Maurice T. Greig

Suppliers get left out of the picture all too often, but the Greig & Greig Partnership plays a major role in achieving Socky’s mission of sourcing and delivering the very finest socks to its members wherever they are in the world. So, this quarter, we caught up with Maurice…

By Nathalie Thery.

Maurice T. Greig

I had only met Maurice once before, though was greeted upon my return to his charming Chelsea studio with the warmest of smiles and a great fuss over whether I would prefer tea or coffee. I had dropped by to interview Maurice about his deep experience of the luxury retail industry and came prepped with notes and questions. Instead, I got a friendly conversation, and a delightfully insightful one too.

As a boy, Maurice attended an English school in Rome before moving to Dundee to study for his masters degree in Civil Engineering and Economics. As happens to many of us, young and unsure of what we wanted to do, he soon realised it wasn’t the life for him (one presumes he refers to both Civil Engineering and Dundee here). And all the better for us too, as after working for brands like Jaeger, Dunhill, Laura Ashley and Dawson International, Maurice went on to establish The Greig & Greig Partnership with his brother in ’94, Casa Italia in ’98 and Hardy & Parsons in ’02

The Greig & Greig Partnership is dedicated to introducing new niche brands and products into the UK, Italy and Ireland as well as into key markets, such as Japan, France, Germany and the US. Maurice focused initially on the UK and Irish markets for Italian companies whilst his brother Robert, who is based in Milan, concentrated on the Italian market for British and Irish brands. Today The Greig & Greig Partnership’s UK operation represents a port-folio of brands from the USA and UK as well as Italy.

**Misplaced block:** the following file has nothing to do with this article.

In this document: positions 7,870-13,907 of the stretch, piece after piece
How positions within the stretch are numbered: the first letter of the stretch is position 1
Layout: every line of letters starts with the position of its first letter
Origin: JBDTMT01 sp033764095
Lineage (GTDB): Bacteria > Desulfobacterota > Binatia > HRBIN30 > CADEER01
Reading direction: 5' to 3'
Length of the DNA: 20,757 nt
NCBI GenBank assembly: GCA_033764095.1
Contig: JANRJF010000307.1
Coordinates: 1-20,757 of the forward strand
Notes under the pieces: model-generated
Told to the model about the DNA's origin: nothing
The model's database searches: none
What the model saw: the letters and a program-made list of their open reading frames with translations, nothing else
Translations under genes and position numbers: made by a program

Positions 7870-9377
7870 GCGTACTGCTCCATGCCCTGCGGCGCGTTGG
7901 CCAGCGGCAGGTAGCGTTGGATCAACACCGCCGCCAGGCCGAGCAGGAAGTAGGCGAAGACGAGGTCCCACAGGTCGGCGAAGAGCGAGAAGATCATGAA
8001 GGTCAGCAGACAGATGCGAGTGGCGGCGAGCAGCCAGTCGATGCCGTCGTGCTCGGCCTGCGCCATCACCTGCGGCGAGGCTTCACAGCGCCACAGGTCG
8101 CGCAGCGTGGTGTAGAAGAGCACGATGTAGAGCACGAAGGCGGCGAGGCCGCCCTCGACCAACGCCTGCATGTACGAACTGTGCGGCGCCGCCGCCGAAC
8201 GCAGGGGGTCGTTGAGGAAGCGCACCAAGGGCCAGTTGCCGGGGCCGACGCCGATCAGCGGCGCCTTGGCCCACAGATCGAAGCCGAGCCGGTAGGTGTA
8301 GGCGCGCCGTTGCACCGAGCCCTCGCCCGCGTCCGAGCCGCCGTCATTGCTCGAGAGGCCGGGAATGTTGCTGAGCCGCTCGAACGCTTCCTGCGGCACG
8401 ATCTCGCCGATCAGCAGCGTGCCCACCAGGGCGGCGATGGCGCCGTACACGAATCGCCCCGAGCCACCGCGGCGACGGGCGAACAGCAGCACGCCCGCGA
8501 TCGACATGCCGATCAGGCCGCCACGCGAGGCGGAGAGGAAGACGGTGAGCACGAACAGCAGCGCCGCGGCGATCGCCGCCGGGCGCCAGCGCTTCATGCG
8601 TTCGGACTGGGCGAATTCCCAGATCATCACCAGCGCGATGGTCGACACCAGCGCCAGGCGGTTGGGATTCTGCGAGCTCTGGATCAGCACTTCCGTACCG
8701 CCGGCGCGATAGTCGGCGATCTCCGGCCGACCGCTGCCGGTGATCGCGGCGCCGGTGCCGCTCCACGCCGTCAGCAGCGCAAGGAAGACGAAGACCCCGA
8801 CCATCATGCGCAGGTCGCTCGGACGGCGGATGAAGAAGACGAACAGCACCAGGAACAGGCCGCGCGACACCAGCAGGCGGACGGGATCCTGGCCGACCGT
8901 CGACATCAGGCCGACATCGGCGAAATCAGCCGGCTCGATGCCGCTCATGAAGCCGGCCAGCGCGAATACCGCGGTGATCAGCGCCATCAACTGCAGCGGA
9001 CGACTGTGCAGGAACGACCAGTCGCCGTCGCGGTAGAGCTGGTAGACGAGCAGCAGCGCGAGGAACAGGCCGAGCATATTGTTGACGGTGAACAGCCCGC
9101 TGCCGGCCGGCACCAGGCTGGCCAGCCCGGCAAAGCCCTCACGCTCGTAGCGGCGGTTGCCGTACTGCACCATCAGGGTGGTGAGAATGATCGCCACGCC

I started picking his brain to find out what makes him tick, and he pressed on the importance of good craftsmanship and quality control. Hardy & Parsons make superbly crafted belts and leather goods using the best English vegetable-dyed bridle-butt leather with solid brass, nickel, pewter or alloy fittings. Every item he makes is carefully inspected and no item ever goes out if it isn’t perfect.

He says mass-production “takes the waiting out of wanting” and throws quality control out the window, but he is beginning to see a shift in the industry and a return to customers demanding quality over convenience. The online mar-ket place is one cause of this shift, though more important is an ideological change in how we perceive industrialisation. “We are in the era to watch the rise of bespoke fashions.

Maurice T. Greig

”Our conversation leads to socks (of course), and for Maurice comfort is paramount. “Long socks are the only way to go”, he says emphatically, “they hold up, don’t gather at the ankles and keep hairy legs hidden from view”. He feels there is a need to educate people about long socks, and we couldn’t agree more!

I left the studio chuckling at Maurice’s stories of his beloved bell-bottoms in the sixties, of an incident involving Cary Grant in the Jaeger store many years ago and about his iconic quick release belt. I couldn’t implore you more to make the trip and hear for yourself.